NEW YORK (Reuters Health) – Gastric ulceration is rare but can occur following open Nissen fundoplication. A new case report indicates that the complication can also occur following laparoscopic fundoplication and can actually lead to a gastropericardial fistula.
In the January 31st issue of The New England Journal of Medicine, Dr. Michael T. Jaklitsch, from Brigham and Women's Hospital in Boston, and colleagues report on a 70-year old man who underwent a laparoscopic Nissen procedure in 1996 and returned to the hospital in 1998 with left shoulder pain radiating to his neck. The patient also had history of prostate cancer, which had been treated with local radiation 2 years earlier.
On physical examination, the patient was noted to have supraclavicular adenopathy and an enlarged prostate gland. Blood cultures revealed that the patient was septic and he was started on several antibiotics. After the patient was stabilized, CT and gastroscopy were performed and revealed the presence of a gastropericardial fistula.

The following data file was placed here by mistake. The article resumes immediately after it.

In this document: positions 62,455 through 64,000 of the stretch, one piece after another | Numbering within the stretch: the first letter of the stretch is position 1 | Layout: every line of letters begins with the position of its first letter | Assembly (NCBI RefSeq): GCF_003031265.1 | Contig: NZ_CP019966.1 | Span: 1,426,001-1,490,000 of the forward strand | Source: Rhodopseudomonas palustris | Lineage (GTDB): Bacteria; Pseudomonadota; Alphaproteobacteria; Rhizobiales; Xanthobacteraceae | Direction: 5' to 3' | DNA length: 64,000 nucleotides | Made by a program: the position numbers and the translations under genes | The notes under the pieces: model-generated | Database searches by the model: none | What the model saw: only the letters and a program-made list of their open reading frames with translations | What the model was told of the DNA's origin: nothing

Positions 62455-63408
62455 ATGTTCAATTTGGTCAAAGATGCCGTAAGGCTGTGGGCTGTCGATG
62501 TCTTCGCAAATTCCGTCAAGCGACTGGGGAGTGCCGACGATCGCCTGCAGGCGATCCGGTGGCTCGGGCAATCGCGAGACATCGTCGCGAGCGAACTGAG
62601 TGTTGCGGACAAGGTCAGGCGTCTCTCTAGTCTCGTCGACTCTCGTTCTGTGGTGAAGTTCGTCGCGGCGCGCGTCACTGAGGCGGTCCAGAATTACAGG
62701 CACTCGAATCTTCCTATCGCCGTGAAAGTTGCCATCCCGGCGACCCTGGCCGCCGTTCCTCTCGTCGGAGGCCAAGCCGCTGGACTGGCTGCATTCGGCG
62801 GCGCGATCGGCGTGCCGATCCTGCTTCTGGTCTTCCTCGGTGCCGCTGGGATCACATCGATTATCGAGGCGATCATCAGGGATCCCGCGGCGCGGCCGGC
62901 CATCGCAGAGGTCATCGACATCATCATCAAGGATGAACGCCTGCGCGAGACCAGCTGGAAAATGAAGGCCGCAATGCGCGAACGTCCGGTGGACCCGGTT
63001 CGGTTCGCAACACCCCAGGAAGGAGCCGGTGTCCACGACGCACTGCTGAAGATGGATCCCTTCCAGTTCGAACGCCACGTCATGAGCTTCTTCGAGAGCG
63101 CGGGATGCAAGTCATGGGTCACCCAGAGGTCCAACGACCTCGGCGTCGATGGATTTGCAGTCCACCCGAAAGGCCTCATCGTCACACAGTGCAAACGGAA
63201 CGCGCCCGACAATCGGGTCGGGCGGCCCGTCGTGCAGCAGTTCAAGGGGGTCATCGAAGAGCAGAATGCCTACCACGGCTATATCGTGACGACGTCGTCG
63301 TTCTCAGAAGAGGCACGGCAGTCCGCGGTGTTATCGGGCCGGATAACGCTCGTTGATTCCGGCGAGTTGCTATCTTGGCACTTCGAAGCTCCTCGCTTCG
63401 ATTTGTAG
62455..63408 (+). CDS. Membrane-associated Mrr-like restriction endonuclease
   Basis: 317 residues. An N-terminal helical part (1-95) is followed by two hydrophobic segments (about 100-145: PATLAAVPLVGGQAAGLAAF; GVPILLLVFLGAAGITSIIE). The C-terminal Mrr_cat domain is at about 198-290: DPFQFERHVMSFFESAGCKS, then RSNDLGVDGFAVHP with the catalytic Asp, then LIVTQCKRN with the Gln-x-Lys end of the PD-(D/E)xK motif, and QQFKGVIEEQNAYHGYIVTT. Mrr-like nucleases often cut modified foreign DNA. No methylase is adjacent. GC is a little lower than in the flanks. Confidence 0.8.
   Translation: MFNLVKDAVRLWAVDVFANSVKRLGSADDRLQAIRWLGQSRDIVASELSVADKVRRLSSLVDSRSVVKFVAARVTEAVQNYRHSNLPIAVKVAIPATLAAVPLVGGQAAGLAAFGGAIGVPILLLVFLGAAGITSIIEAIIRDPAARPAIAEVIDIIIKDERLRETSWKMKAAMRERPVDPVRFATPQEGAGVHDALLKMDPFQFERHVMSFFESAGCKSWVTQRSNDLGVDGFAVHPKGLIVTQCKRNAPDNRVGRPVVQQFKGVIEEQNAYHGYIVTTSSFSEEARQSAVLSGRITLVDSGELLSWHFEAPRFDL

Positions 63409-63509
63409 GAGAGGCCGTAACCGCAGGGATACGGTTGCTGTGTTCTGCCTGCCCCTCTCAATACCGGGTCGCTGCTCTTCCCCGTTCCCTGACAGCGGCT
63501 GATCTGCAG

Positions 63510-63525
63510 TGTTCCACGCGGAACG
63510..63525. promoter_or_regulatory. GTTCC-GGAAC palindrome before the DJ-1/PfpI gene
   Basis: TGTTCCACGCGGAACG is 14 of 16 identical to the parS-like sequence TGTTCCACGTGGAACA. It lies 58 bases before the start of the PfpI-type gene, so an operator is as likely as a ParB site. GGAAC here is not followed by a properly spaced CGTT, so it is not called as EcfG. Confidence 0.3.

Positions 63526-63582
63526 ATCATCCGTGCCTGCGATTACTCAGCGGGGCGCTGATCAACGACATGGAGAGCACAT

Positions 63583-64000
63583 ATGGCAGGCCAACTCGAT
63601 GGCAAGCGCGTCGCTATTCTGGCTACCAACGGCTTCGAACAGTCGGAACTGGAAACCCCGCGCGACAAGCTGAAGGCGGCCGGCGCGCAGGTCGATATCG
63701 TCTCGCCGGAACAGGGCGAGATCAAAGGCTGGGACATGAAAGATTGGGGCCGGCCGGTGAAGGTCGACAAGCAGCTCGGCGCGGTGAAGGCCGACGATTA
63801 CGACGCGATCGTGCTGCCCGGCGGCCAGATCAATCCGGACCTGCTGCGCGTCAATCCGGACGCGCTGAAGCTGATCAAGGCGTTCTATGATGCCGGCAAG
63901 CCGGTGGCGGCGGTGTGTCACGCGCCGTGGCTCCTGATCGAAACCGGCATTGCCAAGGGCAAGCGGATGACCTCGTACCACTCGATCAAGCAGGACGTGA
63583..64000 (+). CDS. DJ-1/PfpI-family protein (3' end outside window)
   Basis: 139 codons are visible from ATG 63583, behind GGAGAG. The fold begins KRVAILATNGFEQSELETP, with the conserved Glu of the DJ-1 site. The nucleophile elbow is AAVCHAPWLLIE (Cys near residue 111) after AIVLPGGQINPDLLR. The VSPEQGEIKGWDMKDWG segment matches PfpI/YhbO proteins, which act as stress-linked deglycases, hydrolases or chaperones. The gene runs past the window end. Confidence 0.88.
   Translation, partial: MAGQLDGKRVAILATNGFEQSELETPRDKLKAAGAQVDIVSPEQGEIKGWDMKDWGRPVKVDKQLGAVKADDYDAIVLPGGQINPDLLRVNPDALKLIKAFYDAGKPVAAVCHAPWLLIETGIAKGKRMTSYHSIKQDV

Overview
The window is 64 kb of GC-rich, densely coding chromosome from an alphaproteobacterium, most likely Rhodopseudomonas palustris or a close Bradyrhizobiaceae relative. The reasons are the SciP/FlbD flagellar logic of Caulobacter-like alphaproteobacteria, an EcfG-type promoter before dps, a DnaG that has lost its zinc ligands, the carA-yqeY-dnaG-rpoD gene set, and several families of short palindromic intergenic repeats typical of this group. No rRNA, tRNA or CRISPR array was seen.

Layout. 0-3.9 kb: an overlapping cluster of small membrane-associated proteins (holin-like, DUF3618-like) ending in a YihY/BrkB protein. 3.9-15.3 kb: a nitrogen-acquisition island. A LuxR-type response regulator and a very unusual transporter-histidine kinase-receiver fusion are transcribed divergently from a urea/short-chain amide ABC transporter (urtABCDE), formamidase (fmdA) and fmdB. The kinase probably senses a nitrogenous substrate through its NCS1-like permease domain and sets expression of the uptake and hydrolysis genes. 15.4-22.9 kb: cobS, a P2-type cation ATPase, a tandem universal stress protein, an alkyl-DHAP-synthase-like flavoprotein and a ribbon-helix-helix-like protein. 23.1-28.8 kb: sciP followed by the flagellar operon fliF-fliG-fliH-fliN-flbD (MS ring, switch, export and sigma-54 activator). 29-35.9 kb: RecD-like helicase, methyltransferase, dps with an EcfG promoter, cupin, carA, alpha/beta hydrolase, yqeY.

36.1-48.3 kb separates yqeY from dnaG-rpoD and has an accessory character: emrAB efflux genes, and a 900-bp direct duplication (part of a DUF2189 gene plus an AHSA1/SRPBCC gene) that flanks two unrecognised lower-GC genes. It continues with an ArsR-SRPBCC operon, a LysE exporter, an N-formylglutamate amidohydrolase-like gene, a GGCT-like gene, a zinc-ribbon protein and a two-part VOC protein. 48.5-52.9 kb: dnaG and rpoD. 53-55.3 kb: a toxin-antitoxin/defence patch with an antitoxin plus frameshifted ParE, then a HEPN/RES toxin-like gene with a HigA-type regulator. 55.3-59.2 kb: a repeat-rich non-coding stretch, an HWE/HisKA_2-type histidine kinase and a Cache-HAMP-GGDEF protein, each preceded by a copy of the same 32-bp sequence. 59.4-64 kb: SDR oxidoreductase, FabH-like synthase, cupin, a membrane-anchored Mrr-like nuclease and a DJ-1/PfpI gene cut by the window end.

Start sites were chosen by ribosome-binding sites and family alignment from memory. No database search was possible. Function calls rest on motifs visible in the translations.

The patient underwent fistula repair and made an uneventful recovery. However, biopsy of the left supraclavicular lymph node revealed the presence of adenocarcinoma cells. The patient died 19 months later of metastatic prostate cancer.
The investigators believe that not closing the diaphragmatic hiatus during the original procedure may have allowed the stomach to herniate, ultimately resulting in fistula formation. While not a component of the original laparoscopic Nissen technique, closure of this hiatus is now considered standard practice.
Gastric ulceration occurs in about 3% to 5% of open Nissen procedures, the investigators note. There is no reason to believe the rates would be any lower with the laparoscopic procedure, they add.